Shipping new product features can be difficult. Shipping new product features that live inside another product comes with its own set of challenges.
As ZenHub matures, we’ve had to get creative to continue making improvements to the product while also enhancing the experience of GitHub itself. So when we decided to bring Board Issue Notifications into a recent sprint, we knew we’d need to quickly grasp the complexity of how we could bring a much-needed feature to GitHub.
By using story points from the planning stage right into deployment, product, design, and engineering had the confidence that they had properly scoped the project’s complexity and understood how any new code might impact our users’ workflows on GitHub.
Before Board Issue Notifications made its way into ZenHub, it existed as a simple feature request within our product backlog. We had personal experience with the frustrations of not being able to see how projects were progressing. After we validated the need further by talking to users, it was easy to decide to prioritize the feature. But before product and design could take the request to engineering, they needed to write out user stories for the feature—a process in which short, simple descriptions are written to provide a clear understanding of what the feature’s goal is from the perspective of the user.
As a rule of thumb, product and design will use this format when writing out each user story format: “As a user I want [x] so that I can [x]”
In the instance of Board Issue Notifications, we were able to determine the following user stories:
1) “As a user I want to be notified on the Board when there is new activity for an Issue I follow so that I can find what an Issue needs.”
2) “As a user I want to learn what the Issue notifications on the Board means and how I can interact with it so that I can take action.”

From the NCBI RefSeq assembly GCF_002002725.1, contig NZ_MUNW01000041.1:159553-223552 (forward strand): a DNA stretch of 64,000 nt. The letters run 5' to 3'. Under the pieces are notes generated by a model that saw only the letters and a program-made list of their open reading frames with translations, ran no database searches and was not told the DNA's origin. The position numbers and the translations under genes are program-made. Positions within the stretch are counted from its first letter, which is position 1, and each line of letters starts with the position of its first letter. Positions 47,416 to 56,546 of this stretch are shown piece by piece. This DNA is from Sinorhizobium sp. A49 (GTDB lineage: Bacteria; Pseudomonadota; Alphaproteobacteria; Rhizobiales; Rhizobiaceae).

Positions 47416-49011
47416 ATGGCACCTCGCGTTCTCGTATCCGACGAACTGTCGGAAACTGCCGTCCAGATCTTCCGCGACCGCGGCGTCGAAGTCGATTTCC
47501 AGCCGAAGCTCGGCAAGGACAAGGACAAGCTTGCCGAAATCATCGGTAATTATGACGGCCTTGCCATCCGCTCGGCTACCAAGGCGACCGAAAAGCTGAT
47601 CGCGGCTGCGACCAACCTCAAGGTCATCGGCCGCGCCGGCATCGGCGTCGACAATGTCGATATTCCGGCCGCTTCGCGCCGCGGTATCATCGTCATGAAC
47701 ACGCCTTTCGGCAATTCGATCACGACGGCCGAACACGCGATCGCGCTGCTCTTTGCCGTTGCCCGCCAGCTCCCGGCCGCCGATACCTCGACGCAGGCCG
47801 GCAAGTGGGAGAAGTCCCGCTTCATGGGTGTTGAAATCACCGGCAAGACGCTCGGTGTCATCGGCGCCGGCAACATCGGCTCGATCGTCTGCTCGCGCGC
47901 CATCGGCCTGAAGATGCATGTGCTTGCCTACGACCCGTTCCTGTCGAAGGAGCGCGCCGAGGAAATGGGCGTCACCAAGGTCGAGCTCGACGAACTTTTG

Without clearly defining these user stories, we might have found ourselves working toward building a feature without an explicit end goal, potentially rendering the feature more of a pain point than a solution to the user’s problem.
Once product and design have shared the user stories with the development team, our engineers can start to estimate. By using story points, they’ll rank the complexity of each Issue using units from the Fibonacci scale—1,2,3,5,8,13,21,40.
While engineering could use T-shirt sizing, this method simply helps to size each Issue—not unpack Issue complexity—which is of special importance to our process here at ZenHub.
To encourage objectivity when ranking, engineers use a rock-paper-scissors method along with hand signals used to represent an estimate based on the Fibonacci sequence. On the count of three, each engineer flashes a hand signal to represent their ranking.
In this instance, as ever, we saw some variance in rankings. After all, these are inherently subjective, and different people bring different experience to the table. For one Issue, one engineer ranked it a 2, while another ranked the same Issue at 5. This allowed both engineers the opportunity to share their experience of working through comparable features. Ultimately, the group concluded it should be ranked at 3.
Once each Issue is estimates, we were able to determine the feature would take two weeks to ship, or one sprint—and we stuck to that. We typically work in a two-week sprint cadence, so disciplines outside of engineering such as marketing and success could prepare any additional pieces of work that needed to be completed ahead of the launch.
Estimations can be difficult to align on, and adding deadlines can be tough to stick to. But without estimations, shipping new features can be even more difficult. Estimates allow us to understand how complex each feature will be before we start implementing, rather than in the midst of a project.